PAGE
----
BEIRUT

Lebanon News

STL defense accuses U.S. of political interference

The four suspects, left to right, top to bottom: Mustafa Badreddine, Salim Ayyash, Hussein Oneissi, Assad Sabra.

BEIRUT: Defense attorneys at the Special Tribunal for Lebanon accused the United States Thursday of political interference in the court’s work after the U.S. Treasury Department imposed sanctions on defendant Mustafa Badreddine.

“The Defence questions the rationale behind the timing of the sanctions, which do not appear, in so far as they concern Mr. Badreddine, to be related to any alleged support on his part to the Assad regime,” Badreddine’s attorneys said in a statement.

“Rather, having been adopted a few weeks after a date was set for trial in March 2013, the imposition of sanctions appears to be an attempt to influence the Tribunal, prejudicing the minds of the judiciary against Mr. Badreddine in advance of his impending trial and thus interfering with the proper administration of justice.”

“It is notable that in the US Treasury release there is no reference to the fact that Mr. Badreddine is presumed innocent of the charges brought by the STL Prosecutor,” the statement added.

Last week, the U.S. Treasury Department announced new sanctions on Hezbollah chief Sayyed Hasan Nasrallah for allegedly providing support to the Syrian regime, as well as on Talal Hamiyah and Badreddine for supporting the party’s “terrorist activities in the Middle East and around the world.”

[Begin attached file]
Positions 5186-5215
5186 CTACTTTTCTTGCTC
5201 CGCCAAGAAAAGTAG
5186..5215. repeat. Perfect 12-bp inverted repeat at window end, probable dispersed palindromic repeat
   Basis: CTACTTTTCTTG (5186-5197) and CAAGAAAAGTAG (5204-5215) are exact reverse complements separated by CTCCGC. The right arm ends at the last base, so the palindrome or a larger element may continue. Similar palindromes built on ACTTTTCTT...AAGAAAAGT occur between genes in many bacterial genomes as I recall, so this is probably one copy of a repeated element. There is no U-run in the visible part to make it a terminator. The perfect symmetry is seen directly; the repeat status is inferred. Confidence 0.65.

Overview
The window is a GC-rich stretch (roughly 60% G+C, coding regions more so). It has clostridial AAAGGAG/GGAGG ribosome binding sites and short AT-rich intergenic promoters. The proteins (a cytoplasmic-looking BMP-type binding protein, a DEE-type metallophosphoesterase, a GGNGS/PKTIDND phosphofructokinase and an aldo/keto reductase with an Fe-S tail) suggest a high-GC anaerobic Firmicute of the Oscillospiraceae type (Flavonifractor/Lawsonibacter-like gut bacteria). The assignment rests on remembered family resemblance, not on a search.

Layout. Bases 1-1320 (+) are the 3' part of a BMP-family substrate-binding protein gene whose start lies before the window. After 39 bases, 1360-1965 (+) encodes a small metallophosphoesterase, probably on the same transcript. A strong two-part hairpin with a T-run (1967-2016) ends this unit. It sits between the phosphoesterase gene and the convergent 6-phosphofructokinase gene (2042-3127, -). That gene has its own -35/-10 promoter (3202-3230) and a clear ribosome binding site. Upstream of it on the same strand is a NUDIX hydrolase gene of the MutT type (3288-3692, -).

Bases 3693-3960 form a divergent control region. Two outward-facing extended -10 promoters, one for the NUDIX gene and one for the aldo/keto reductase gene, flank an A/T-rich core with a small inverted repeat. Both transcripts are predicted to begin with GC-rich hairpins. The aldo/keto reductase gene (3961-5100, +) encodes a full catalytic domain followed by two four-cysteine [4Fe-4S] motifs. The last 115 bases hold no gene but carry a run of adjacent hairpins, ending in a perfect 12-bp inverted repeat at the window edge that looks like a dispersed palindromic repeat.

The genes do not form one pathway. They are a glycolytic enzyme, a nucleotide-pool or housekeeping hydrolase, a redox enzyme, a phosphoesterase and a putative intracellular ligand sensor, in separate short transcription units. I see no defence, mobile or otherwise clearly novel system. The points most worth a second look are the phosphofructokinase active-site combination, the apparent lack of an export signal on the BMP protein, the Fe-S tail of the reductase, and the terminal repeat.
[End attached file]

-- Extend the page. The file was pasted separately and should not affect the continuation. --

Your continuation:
Badreddine, along with three other members of Hezbollah, was indicted by the U.N.-backed court in the 2005 attack that killed former Prime Minister Rafik Hariri.

The defense attorneys also said that Badreddine was not likely to receive a fair trial since the United States, which referred to Badreddine as a “senior terrorist leader,” provides funding to court.

In response to the defense statement, the court rejected the suggestion that the U.S. could influence judicial proceedings.

“It does not matter that the U.S. has branded him 'a senior terrorist leader.’ The only thing the judges make their decisions on is the evidence related to the attack on 14 February 2005,” STL spokesman Marten Youssef told The Daily Star.

“There are 26 countries on 5 continents that support the tribunal financially. That support for the STL is strictly financial and stops there; there is no room for interference in the judicial process,” he added.

The four accused by the STL remain at large and have had no contact with the attorneys appointed for them by the court.

A tentative start date for a trial in absentia has been set for next March.

 

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